• Metadata enrichment: In current times, metadata is very important, since it adds value to our data, allowing us to classify, analyze, search and a long list of additional operations that we could carry out with our data. The vast majority of object store infrastructure out there, support some type of metadata assignment to stored objects, that can be leveraged by different analysis tools with the strong benefit of offloading that work from the main application database. For this reason, with this new version, DBcloudbin allow us to add custom metadata defined by the user and based in SQL syntax queries over our database information. The metadata mechanism will allow us to define metadata form the DBcloudbin CLI tool (with -metadata option), with simple queries over the target table or more complex queries using the -join option to obtain metadata from different tables. Also, we could define alias for our metadata, using  an expression like the following: {MY_ALIAS}. Additionally, the solution will store a Json file in the same object store path with, not only the custom metadata, but also the Built-in metadata associated to the original object. An example for that could be:

CLI example

dbcloudbin archive MYTABLE -metadata “CONTENT_NAME{FILENAME}, CREATOR{AUTHOR}”

In the previous example we are assuming that our table “MYTABLE” has an attribute “CONTENT_NAME” that we want to be mapped in our object store with its value in the tag “FILENAME”; the same for “CREATOR” (table attribute) and AUTHOR (object store tag name). This is the simplest way of metadata enrichment. The solution is more versatile. It supports any valid SQL expression, not only plain attributes. So if we are using Oracle and the attribute CONTENT_NAME may have uppercase and lowercase characters and we want our tag to hold only uppercase, we may use the following command:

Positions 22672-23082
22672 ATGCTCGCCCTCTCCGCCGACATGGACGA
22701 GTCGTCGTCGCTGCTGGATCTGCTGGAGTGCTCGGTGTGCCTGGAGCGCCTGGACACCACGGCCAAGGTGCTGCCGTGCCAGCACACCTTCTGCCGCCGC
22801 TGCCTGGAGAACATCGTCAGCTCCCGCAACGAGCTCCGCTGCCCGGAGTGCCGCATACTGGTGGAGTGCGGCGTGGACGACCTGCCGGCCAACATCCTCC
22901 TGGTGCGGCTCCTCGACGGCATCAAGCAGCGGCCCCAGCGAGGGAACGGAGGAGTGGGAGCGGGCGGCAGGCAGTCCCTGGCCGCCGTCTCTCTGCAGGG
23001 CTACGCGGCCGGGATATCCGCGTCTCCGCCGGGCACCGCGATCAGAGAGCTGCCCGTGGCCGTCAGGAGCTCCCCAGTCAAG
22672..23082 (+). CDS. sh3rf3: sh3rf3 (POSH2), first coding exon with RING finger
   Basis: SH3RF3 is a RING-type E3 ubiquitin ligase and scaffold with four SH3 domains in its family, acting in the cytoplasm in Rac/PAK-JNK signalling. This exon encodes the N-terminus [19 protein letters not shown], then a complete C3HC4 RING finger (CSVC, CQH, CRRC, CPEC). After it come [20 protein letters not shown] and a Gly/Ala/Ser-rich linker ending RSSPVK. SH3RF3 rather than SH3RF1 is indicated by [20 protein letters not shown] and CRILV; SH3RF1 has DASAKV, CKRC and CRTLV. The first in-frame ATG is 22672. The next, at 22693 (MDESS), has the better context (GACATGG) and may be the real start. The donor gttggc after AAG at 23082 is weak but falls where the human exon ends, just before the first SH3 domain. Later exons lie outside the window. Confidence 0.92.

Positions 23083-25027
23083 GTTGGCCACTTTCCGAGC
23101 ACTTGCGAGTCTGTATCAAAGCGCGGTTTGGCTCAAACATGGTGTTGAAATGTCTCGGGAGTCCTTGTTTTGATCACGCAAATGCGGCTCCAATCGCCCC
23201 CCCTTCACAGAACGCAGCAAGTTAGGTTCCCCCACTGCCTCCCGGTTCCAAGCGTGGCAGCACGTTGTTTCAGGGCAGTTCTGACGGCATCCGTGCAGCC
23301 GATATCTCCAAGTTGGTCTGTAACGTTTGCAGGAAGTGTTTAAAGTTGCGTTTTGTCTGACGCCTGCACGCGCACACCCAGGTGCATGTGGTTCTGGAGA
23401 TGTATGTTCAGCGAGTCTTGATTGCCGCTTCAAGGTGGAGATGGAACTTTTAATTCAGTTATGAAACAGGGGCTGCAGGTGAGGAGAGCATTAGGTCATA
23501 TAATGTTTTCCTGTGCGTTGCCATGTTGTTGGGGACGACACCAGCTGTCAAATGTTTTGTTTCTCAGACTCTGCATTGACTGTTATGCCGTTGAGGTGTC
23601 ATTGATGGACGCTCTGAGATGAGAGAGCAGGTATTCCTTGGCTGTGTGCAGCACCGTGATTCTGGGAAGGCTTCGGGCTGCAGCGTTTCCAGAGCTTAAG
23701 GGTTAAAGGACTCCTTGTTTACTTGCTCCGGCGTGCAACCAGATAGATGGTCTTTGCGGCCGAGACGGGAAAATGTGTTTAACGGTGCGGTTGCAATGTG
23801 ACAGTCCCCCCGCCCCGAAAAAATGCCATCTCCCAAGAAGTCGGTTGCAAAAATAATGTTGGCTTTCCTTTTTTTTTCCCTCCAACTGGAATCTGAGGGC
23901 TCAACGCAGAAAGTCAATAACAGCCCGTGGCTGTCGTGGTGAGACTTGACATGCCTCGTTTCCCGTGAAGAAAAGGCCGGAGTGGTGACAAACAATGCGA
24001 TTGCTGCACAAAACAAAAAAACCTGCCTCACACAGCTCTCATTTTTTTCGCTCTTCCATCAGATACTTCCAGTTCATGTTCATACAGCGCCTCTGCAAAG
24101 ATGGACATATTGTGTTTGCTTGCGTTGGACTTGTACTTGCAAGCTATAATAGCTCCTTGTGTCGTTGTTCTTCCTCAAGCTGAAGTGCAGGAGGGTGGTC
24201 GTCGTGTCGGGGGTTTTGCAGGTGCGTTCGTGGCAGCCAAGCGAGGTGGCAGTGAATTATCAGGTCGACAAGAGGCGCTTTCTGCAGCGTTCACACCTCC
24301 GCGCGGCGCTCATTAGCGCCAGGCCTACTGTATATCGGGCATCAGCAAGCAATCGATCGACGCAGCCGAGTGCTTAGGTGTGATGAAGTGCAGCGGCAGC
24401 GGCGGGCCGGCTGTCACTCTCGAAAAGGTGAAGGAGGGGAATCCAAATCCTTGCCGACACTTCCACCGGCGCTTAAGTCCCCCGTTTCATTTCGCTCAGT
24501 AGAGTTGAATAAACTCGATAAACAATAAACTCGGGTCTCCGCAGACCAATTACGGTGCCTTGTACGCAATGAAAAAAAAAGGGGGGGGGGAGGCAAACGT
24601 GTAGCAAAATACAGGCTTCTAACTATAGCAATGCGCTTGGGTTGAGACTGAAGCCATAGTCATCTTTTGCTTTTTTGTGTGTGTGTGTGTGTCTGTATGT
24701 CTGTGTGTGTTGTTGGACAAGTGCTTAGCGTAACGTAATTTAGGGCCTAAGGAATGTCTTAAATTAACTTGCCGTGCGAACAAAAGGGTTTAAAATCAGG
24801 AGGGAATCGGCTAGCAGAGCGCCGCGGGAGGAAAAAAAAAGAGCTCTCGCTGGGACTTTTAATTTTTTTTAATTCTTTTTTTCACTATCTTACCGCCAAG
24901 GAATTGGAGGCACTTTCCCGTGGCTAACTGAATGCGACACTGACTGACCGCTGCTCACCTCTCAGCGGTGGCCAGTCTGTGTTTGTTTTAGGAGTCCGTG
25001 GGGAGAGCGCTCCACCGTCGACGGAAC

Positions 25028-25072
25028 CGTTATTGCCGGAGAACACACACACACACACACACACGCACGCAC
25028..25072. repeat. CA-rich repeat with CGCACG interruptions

Using expressions

dbcloudbin archive MYTABLE -metadata “upper(CONTENT_NAME){FILENAME}, CREATOR{AUTHOR}”

And there is more. Sometimes we need complex expressions or values where part of the information is not stored at the table we are archiving content from. For enabling that content, you can use a JOIN expression that logically links that data with the specific row in the to-be-archived table content. So if in the previous example, “CREATOR” in table MYTABLE is just and internal id, but the real creator’s name is in the table CREATORS we could use the following archive command:

Using joins


Special shortcuts like @PK (will define the complete primary key as metadata) or @ALL (will define all the target table fields as metadata) are allowed to define metadata in a simpler way.

Special shortcut expressions

dbcloudbin archive MYTABLE -metadata “@PK”
  • Improved monitoring: We have included all auto archive information in the DBcloudbin CLI info command, adding last execution information like the total processed objects and execution time or the specific error messages if something is wrong. To get it, we will use the -verbose option. Additionally, this new version includes the -format json option to get a Json friendly output, very useful for scripting and automation processes.
  • Docker/Kubernetes support: New version comes with the support of containerized packaging for our agent and CLI, so that it makes it very simple to deploy DBcloudbin agent in Kubernetes clusters or Docker environments. We will discuss this in greater detail in a specific post in our blog.

There are some other minor features that can be checked in our release notes but these are the most relevant.